Whether it’s creaking or banging, noisy pipes need fast attention.

2. Something Smells

If your water smells or tastes unpleasant, it’s a surefire sign that it’s time for a repipe. A change in the scent of your water could indicate a number of small problems, such as pinhole leaks, which are common in old copper plumbing.

It could also indicate one big problem. Either way, repiping is necessary.

3. Temperature Is Difficult to Adjust

Do you find it difficult to get that perfect sink and shower temperature? If so, new pipes may be necessary. Intense fluctuations or slow results are good indicators.

4. Leaky Pipes

If you have a singular leaky pipe, it usually suggests a localized issue. But if you notice a bunch of leaks throughout your home, the problem is much larger.

When your pipes are crying out for help, call a local company that offers repiping services. They will be able to assess the issue and help you with the next steps.

5. Discoloration

The color of your home’s water can give you a lot of information.

For example, your water may turn a reddish hue when your pipes start to rust. Even if it looks a little off when you first turn it on and then becomes clear, this is still bad news.

Remember that discoloration means corrosion or damage. If you see anything other than clear water, call in the pros.

Wrapping Up

To ensure safety, repipe your home or business at the first sign of trouble. After all, it’s not worth waiting for the damage to get worse.

Use the five simple signs above to guide you. If you notice a strange odor, color, or noise, it’s time to look into repiping your home. If your pipes are leaky or the temperature of your water is difficult to adjust, repiping is necessary as well.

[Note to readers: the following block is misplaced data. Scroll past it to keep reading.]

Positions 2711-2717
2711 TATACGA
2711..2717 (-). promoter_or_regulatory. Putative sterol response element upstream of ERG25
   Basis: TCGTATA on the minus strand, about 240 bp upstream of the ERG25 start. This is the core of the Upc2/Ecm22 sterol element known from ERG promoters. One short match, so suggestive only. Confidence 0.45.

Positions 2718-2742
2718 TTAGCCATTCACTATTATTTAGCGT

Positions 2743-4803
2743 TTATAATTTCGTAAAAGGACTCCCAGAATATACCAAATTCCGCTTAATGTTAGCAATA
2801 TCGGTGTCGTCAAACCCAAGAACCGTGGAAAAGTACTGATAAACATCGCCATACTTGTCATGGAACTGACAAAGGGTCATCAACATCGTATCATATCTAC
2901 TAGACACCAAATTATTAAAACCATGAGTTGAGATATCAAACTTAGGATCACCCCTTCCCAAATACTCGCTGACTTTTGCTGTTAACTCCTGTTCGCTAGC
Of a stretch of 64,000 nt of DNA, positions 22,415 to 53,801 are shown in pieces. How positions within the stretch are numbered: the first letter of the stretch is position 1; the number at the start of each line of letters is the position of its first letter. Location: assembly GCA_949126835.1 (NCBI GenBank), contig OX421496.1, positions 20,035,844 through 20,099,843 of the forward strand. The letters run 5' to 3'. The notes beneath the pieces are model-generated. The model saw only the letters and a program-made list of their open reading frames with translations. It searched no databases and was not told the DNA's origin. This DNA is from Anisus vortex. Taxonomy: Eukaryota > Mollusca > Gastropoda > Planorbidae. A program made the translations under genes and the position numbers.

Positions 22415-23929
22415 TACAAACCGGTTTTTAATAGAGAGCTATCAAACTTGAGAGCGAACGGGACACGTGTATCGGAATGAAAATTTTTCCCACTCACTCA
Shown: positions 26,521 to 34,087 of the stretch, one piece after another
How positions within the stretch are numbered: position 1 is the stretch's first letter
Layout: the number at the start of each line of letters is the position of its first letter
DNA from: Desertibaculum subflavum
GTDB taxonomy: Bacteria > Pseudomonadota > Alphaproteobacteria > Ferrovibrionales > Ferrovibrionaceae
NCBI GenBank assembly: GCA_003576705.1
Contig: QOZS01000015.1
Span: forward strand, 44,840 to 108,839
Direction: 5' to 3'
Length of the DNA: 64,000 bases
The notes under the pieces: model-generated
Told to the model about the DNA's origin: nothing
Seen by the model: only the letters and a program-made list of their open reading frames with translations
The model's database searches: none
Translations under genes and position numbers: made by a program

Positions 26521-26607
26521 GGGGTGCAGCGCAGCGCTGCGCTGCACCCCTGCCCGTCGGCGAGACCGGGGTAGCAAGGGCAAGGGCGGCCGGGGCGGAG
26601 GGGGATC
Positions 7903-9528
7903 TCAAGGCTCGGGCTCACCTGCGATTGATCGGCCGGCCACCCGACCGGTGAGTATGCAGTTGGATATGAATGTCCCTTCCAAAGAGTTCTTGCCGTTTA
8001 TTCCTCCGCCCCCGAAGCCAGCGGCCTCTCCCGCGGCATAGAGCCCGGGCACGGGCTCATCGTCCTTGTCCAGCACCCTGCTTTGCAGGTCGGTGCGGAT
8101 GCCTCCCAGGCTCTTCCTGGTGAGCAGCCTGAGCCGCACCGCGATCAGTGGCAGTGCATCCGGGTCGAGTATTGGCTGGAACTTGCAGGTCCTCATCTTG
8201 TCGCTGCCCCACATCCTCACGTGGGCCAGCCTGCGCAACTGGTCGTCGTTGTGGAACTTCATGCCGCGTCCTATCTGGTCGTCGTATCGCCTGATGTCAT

Do you have any questions or would you like to learn more about our services? Contact us anytime. We have all the answers you need and we’re here to help!

Standing Water: What Is It and How to Get Rid of It

The CDC states that standing water has several health risks including infectious diseases, chemical hazards, and injuries.

A pond of water in your yard can also kill your grass and plants and damage the foundation of your home.

Here are the causes of standing water and what you can do about it to protect your home and family.

Causes of Standing Water

There are several possible causes for standing water in the yard after rain showers.

The first thing to check for is overwatering. If it rains and the grass and soil are already wet, the rain water can’t go into the ground and sits on the surface.

If your home has an automatic sprinkler, reduce how often it waters your grass and cut down on the number of minutes each time.

Another reason you might be getting standing water is due to the grading of your lawn. The slope of the yard should direct runoff water towards the storm sewer or street.

This is a self-perpetuating problem. If the grading is not correct and water collects on the yard, it causes a low spot. These low spots collect more water each time it rains and the spot gets bigger and bigger.

Problems Due to Standing Water

Standing water is not just unsightly. It poses a threat to your family’s health and your home.

Pools of water are breeding grounds for mosquitos. And mosquitos can carry serious diseases such as the Zika virus.

Water that collects near your home’s foundation is a big problem. On average, homeowners pay $4000 to fix foundation issues in their homes.

Water near your foundation can also cause a flood in your basement and damage your property and cause mold to grow. Slab leak detection is another way to prevent basement damage.